Although it arguably would only be fair to finally have a president who “looks like America,” I’ve never come near to getting on the bandwagon to draft Chris Christie. The Republican Governor of New Jersey seems to be doing a fine job in that traditionally-Democrat-dominated state, but he’s only been in office 21 months, and he can’t possibly be finished with his work there. If he’s as talented and effective as his fans think, reforming New Jersey is good and holy work for him to complete, surely.
Then there are the concerns that he is not really very conservative when
looked at from the perspective of national issues. This morning Ed Morrissey of
Hot Air has a post titled, “Should
conservatives by clamoring for a Christie candidacy?” that touches on some
of these problems.
Christie is shaky on gun rights. Christie is shaky (and significantly shakier
than Rick Perry) on the issue of illegal immigration. Christie is a firm
believer in anthropogenic global warming.
In an election cycle where conservatives (1) are seeking a genuine
conservative candidate and (2) have every reason to believe an unabashed
conservative can win against Barack Obama—the weakest incumbent in recent
memory—Christie, on the issues, appears instead to represent a compromise. I’ve
been mystified when I hear someone like Ann Coulter wishing and dreaming out
loud for his entry into the race. But then, she supported Mitt Romney last time.
She seems to favor some notion of “electability” in her mind versus reliability
on the issues; it’s a strange perspective for someone as uncompromising in her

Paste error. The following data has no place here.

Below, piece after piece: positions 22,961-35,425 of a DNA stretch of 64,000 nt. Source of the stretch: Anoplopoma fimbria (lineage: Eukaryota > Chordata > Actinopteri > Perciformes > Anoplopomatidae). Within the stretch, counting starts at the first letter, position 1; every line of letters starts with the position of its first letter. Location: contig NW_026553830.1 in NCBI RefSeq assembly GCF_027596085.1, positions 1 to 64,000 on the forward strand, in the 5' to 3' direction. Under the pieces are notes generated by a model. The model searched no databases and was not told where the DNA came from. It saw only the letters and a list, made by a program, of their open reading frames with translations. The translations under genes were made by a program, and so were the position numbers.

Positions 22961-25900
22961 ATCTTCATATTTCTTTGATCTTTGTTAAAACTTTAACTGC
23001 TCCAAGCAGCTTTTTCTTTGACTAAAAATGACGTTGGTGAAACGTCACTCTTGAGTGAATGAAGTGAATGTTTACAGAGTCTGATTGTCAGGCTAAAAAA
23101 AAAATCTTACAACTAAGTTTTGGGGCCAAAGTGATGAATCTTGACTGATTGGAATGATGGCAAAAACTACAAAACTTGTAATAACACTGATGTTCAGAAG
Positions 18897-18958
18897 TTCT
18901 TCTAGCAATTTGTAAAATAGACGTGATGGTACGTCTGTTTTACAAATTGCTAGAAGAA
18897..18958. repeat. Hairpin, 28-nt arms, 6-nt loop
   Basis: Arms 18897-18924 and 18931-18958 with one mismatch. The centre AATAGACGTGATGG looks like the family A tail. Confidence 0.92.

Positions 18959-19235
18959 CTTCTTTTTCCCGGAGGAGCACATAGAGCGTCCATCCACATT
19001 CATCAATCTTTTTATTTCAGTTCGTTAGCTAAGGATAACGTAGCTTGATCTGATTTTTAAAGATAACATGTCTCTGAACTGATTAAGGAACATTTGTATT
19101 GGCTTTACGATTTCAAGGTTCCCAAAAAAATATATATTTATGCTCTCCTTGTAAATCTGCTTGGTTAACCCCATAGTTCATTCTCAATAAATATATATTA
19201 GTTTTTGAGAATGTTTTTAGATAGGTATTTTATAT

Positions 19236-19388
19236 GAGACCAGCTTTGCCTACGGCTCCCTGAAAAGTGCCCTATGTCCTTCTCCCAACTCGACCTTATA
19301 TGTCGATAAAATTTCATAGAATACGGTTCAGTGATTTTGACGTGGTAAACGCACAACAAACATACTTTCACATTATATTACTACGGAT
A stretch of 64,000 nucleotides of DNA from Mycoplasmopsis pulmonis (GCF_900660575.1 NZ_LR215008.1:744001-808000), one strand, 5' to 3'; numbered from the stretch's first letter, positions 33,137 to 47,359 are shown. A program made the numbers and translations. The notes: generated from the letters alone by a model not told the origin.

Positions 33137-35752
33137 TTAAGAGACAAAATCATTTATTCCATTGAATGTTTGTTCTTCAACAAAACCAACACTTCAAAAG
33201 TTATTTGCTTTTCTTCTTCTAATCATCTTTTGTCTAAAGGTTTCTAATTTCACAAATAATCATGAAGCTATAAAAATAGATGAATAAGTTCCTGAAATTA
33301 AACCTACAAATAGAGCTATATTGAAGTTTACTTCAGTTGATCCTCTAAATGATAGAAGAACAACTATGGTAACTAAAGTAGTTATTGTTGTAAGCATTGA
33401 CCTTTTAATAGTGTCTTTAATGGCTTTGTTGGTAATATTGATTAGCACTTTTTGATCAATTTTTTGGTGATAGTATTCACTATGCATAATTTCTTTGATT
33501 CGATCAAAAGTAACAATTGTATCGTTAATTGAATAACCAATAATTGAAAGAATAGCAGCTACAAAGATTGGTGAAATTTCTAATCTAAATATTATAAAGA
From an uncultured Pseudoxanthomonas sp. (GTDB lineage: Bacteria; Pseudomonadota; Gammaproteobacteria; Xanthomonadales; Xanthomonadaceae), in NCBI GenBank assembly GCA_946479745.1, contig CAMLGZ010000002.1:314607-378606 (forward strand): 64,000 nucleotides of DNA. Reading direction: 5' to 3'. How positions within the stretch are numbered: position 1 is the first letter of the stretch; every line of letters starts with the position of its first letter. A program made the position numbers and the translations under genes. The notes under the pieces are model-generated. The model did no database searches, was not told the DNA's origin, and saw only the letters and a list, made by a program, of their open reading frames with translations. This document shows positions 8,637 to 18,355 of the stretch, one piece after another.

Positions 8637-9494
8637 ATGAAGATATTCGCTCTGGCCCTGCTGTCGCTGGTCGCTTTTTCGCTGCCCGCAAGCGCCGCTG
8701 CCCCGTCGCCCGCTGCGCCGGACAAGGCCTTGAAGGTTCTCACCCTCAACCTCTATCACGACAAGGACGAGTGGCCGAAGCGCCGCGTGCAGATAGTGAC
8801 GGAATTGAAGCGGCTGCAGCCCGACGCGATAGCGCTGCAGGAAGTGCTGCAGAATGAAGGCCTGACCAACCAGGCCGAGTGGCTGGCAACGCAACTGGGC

own political arguments as she is. However, I’m one of those who disputes that
conceding issues to the other side is the way forward for conservative
candidates in America, or that it makes a presidential candidate more electable.
I think it does not, and I think that the last presidential race is exhibit A.
I think it’s time, frankly, for some on the conservative and/or Republican
side to grow up, and realize that there’s a more than merely serviceable slate
of candidates out there right now. Dreaming of white knights is a sign of
weakness. The campaign didn’t end somehow at the last debate. Perry isn’t done:
he is reloading. Cain is a candidate the GOP should be proud of: a genuine
non-politician pushing genuine conservatism. Gingrich may yet qualify for a
second act in American politics — stranger things have happened. And if you want
a crypto-RINO-who-knows-what-o, Mitt Romney is currently filling that position
admirably, with panâche and eloquence. It’s time for people to focus on the
choices that are there to be made, and stop looking out the window for a
parachuting savior. (If I wanted to make a cheap gag, I would point out that
Chris Christie really should neither be jumping on white horses nor parachuting
out of airplanes, but since I don’t I’ll let it go.)
If he does get in the race, at this late stage, he’ll have a variety of very
serious obstacles to overcome due to that lateness. I predict he won’t win the
nomination, and will limp back to the Garden State as damaged goods. That would
not be good for anyone. New Jersey needs him right where he is. May good sense,
with some help from the law of inertia, keep him there.